Basic Car Maintenance

In all of my mother’s 79 years of life, she never changed a tire or pumped gas into a car. My parents had clearly defined roles in their marriage. Mom cooked and cleaned (even while working full-time), disciplined the kids, planned social events, kept the financial records, and made/bought and laundered everyone’s clothes. Dad took out the trash, mowed the yard, did handyman repairs around the house, killed any varmints, and did all things pertaining to the family vehicles.

 

I am 65 years old, and I have also never changed a tire (I believe I could in a pinch), but I have pumped plenty of gas over the past half century. I’ve also let my car license and inspection sticker expire, driven a car that I had to jiggle the battery cable to start it, and had to walk when my car wouldn’t start or when I locked my keys inside. On the other hand, I have replaced my windshield wipers, filled the windshield wiper fluid, and checked the tire pressure and aired them up myself. Since living on my own, I’ve learned a few things, but often the hard way.

 

The best advice when it comes to car maintenance is to find a trustworthy business(es) to do your oil changes, fix flats, get the car inspected, and do repairs. I’ve been taken advantage of twice that I know of. The first happened in San Antonio where I took my son’s pickup to get the tires rotated and aligned (on my husband’s orders) at a well-known brake franchise. Instead of doing what I asked, the mechanic told me the pickup brakes were on the verge of failing, and that I wouldn’t be able to drive the 85 miles home without the risk of crashing. This was the days before cell phones, and I could not get ahold of my husband, so I told them to go ahead and fix it. Eight hundred dollars later, I drove home in the dark crying, and the pickup still pulled to the right because they didn’t rotate and align the tires like I’d asked in the first place. My husband called the company the next day and chewed them out royally for taking advantage of me, and we didn’t pay that bill. The company dropped it, too, because they knew what they’d done was wrong.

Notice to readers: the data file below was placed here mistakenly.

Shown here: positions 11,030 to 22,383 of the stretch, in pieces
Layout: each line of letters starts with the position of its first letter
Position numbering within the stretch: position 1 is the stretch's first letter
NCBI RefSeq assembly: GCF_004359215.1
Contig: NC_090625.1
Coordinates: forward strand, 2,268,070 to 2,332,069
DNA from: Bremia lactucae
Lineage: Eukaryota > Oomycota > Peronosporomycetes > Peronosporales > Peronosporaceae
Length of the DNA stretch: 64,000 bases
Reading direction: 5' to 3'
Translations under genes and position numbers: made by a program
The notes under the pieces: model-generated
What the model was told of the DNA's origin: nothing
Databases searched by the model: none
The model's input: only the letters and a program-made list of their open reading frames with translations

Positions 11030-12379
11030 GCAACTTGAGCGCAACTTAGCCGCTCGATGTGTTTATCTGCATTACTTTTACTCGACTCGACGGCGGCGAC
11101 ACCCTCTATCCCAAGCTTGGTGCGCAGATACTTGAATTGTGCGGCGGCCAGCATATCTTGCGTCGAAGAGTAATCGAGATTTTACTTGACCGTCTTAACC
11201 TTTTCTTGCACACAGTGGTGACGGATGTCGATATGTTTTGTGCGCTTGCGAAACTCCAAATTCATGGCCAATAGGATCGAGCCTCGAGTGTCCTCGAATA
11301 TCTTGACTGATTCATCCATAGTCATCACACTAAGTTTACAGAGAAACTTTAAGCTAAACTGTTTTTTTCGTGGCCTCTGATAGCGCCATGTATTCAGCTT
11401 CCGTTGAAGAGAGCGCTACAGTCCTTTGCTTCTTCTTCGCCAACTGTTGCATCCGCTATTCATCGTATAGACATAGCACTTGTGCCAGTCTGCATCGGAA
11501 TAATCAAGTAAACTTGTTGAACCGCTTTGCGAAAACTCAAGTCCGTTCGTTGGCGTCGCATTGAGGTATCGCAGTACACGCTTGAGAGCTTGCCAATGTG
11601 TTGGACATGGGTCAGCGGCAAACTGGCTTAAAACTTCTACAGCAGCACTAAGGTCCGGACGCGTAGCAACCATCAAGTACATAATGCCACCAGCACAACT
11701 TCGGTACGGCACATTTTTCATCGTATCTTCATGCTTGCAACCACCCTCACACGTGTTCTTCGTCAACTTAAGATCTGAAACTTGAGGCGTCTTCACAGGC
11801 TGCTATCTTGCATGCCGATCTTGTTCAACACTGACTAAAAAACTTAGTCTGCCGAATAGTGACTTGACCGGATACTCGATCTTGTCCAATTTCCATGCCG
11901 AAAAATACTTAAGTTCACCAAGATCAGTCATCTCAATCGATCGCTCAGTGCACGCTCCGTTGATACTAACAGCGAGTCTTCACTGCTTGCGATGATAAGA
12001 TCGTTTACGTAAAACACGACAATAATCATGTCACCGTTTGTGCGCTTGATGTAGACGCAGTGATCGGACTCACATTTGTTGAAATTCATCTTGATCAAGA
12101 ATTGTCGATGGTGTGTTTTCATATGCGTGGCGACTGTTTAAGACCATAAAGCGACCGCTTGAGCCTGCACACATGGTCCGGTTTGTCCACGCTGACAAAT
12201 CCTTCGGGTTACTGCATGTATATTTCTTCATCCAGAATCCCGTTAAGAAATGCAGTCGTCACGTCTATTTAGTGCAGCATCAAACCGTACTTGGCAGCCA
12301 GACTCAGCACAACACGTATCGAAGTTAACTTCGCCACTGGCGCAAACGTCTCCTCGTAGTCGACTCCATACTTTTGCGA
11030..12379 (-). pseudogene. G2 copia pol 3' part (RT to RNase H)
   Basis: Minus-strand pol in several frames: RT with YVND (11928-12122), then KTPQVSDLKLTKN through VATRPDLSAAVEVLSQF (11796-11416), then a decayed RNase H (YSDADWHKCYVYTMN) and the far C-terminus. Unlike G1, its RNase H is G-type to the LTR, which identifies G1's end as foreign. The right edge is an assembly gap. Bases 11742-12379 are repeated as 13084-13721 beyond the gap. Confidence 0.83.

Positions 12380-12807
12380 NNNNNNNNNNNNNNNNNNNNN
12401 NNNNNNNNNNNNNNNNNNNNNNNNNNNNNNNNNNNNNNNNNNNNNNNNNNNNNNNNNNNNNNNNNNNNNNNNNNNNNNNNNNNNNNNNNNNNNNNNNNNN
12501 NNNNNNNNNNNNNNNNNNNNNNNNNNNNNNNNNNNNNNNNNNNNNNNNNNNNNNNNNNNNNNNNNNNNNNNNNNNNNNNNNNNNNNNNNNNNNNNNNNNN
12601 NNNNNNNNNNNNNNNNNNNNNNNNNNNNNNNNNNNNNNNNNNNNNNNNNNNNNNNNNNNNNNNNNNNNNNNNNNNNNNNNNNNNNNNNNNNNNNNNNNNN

The second time I’m convinced I was taken advantage of was in 2019 at the dealership where I bought my last vehicle. I had paid for multiple oil changes up front to save money, and on the last oil change, a mechanic told me my back brake pads needed to be replaced because they had worn beyond the dangerous level, so I told him to replace them. The front brake pads had been squeaking and sounding like they were in worse shape, so I was surprised he didn’t mention those. That last oil change more than ate up any discount I’d gotten and cost me several hundred dollars more.

I collect ornaments from the places I've traveled, and I love this one from Blake Shelton's  Restaurant "Ole Red" in Nashville hanging out with my dear friends, sisters Janet & Sandra

I tried another business for my next oil change, and I asked them to check the front brake pads, saying that they probably needed changing. The mechanic came back and said they were a bit worn but not to the point they needed to be replaced yet. I realized I’d been had at the previous shop, so they lost any future business with me. 

 

You can ask around among people you trust for the name of a reputable mechanic in your area, and give them your business. But there are also some basic things you can learn to make sure you keep your vehicle in tip-top shape and dependable on the road. My nephew RJ Watson is a good mechanic and has years of experience working in the car parts industry. Along with recommending finding a good, trustworthy mechanics shop, he gave me some more great advice:

My nephew RJ knows his stuff, and he is always willing to help anyone who needs it. If you have any questions about your vehicle, use this website's contact form, and he will get back to you. 

“It’s important to find a reputable parts dealer, too, because they are a great source for automotive needs. They usually employ people with actual automotive knowledge, and are more prone to better customer service. They will generally replace regular maintenance items like windshield wipers, batteries, and such as part of their customer service.